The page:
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Hindemith: String Quartets Vol 1 / Amar Quartet

Hindemith / Amar Quartet
Release Date: 05/29/2012 
Label:  Naxos   Catalog #: 8572163   Spars Code: DDD 
Composer:  Paul Hindemith
Orchestra/Ensemble:  Amar String Quartet
Number of Discs: 1 
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Notes and Editorial Reviews

The Swiss Amar Quartet is named for Hindemith’s own group, formed for the premiere of the Third Quartet in C major (1920), included on this first disc in what promises to be a complete quartet cycle. As we all know, Hindemith was a very serious composer, and these are big, serious quartets, but they are by no means impenetrable. Busy, yes, “notey” for sure, but also full of good music and certainly worth the serious consideration of chamber music aficionados. The booklet notes speak of quartet writing in the tradition of Brahms and Reger, and that’s a good place to start, but Hindemith was himself a string player, and perhaps this helps to prevent his textures from sounding quite as heavy as with
Read more those other two composers, even though he’s often just as dense.

The Second Quartet (1918) is a wartime work, though you’d never know it. Its three movements grow progressively longer; indeed, the first movement is as tightly constructed as something by Haydn, whereas the finale is a virtuoso extravaganza that lasts more than 15 minutes. Still, the thematic invention is memorable, melodic, and not anything like the relentlessly acerbic Hindemith of the 1920s, or the mature composer of the mid 1930s and later. The Third Quartet finds him moving toward that 1920s style, with increasing chromaticism within a basically tonal framework, and a much more balanced three-movement form. Once again, this is virtuoso music for the players, but the heart of the work is the deeply expressive central slow movement, which is very beautifully sustained in this performance.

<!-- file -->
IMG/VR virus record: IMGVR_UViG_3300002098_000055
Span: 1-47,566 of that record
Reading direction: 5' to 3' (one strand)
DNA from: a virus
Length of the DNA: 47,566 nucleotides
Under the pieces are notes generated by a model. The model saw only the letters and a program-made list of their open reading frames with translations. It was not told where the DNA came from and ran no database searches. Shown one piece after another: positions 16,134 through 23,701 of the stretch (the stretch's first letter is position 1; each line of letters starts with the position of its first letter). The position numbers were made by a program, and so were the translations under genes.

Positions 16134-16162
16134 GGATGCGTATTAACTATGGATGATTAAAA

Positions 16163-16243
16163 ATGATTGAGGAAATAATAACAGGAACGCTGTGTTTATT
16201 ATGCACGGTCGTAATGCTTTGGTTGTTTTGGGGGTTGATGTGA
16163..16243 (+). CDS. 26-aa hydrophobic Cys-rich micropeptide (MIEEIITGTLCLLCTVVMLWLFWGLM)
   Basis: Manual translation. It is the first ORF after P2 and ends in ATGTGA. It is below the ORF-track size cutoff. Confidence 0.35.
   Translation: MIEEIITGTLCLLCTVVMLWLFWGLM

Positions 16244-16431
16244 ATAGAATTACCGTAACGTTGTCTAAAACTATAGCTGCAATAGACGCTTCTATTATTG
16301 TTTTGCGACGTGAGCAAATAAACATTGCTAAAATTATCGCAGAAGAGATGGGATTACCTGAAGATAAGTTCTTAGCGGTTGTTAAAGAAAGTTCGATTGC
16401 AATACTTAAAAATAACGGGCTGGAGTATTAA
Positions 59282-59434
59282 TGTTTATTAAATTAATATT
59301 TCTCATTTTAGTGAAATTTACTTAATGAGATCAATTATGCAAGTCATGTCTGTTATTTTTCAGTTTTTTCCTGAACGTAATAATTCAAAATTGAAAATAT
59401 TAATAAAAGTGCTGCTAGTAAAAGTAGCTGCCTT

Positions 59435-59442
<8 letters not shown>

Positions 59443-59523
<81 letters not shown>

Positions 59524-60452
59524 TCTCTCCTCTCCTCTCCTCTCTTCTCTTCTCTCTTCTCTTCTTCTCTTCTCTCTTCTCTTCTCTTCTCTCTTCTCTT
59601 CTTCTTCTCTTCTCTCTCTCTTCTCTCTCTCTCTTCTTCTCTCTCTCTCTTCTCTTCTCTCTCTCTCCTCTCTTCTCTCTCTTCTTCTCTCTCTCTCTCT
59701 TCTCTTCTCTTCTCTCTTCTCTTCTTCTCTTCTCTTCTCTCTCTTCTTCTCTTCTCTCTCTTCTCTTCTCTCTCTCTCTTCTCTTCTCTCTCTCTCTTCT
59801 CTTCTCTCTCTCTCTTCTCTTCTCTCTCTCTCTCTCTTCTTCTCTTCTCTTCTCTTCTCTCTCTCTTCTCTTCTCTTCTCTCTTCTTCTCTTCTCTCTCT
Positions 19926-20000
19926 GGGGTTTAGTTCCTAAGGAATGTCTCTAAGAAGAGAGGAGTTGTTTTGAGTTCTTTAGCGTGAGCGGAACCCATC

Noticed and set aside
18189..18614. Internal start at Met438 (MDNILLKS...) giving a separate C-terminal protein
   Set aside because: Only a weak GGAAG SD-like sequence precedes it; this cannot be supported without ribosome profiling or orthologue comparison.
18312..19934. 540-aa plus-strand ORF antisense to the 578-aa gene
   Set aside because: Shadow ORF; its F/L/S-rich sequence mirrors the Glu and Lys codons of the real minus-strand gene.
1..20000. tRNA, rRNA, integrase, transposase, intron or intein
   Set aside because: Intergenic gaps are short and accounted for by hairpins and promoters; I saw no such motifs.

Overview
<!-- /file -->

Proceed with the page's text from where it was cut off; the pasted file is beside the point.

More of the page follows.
Indeed, I strongly doubt that Hindemith’s own quartet played these pieces nearly this well. He was by all accounts a rather dry performer, whereas this particular Amar Quartet invests the music with considerable warmth and manages to maintain a remarkably attractive ensemble tone even in the two finales where everyone is going crazy. I offer a segment of the Third Quartet’s finale as an example of just how pleasing this group sounds at all dynamic and pitch levels. If they keep up this standard, there is little doubt that this will become the reference edition in this music, and perhaps will win for it the friends that it surely deserves. The engineering is ideal, and does the performances proud.

-- David Hurwitz, ClassicsToday.com
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Works on This Recording

Quartet for Strings [no 3] in C major, Op. 16 by Paul Hindemith
Orchestra/Ensemble:  Amar String Quartet
Period: 20th Century 
Written: 1920; Germany 
Quartet for Strings [no 2] in F minor, Op. 10 by Paul Hindemith
Orchestra/Ensemble:  Amar String Quartet
Period: 20th Century 
Written: 1918; Germany 

Customer Reviews

Average Customer Review:  2 Customer Reviews )
 Astoundingly splendid works and playing August 25, 2015 By Donald Mintz See All My Reviews "If one tends to think of Hindemith as a master of lots and lots and lots of often dull counterpoint, think again. This quartets are astonishing in their range of emotion and at the same time impressively contrapuntal for the most part. They are a revelation. The performance is beyond compare, seeking out the genuinely moving as well as the genuinely amusing. And a small secret here: they use more portamento than do most players today and probably approach the style of the original Amar Quartet of the 1920s, the quartet in which Hindemith played viola. The effect, particularly in No. 4 (on another disk in the series) is astonishing. Donald Mintz Prof emeritus, music history, Montclair State University." Report Abuse
 Better than some, but not the best August 1, 2012 By Margery G. (Hudson, MA) See All My Reviews "I am very fond of Hindemith's String Quartet No. 2, and bought this disk because (based on the samples) it sounded more interesting than the Danish Quartet's rather staid and dry recording (in their set of all the Hindemith quartets). It does have more life than the Danish, but still doesn't compare to the old Nonesuch LP recording (back when this was still called Quartet No.1) by the Stuyvesant String Quartet. The Amar Quartet seems to pull back from the musical climaxes that Hindemith built into the score. I think the performers need to give more consideration to the influence of Romanticism on Hindemith's early music. Sometimes he let phrases build over a very long arc, and it is disappointing when the end-point is squashed or held back.

The performance is well-recorded, however, and worth the purchase."
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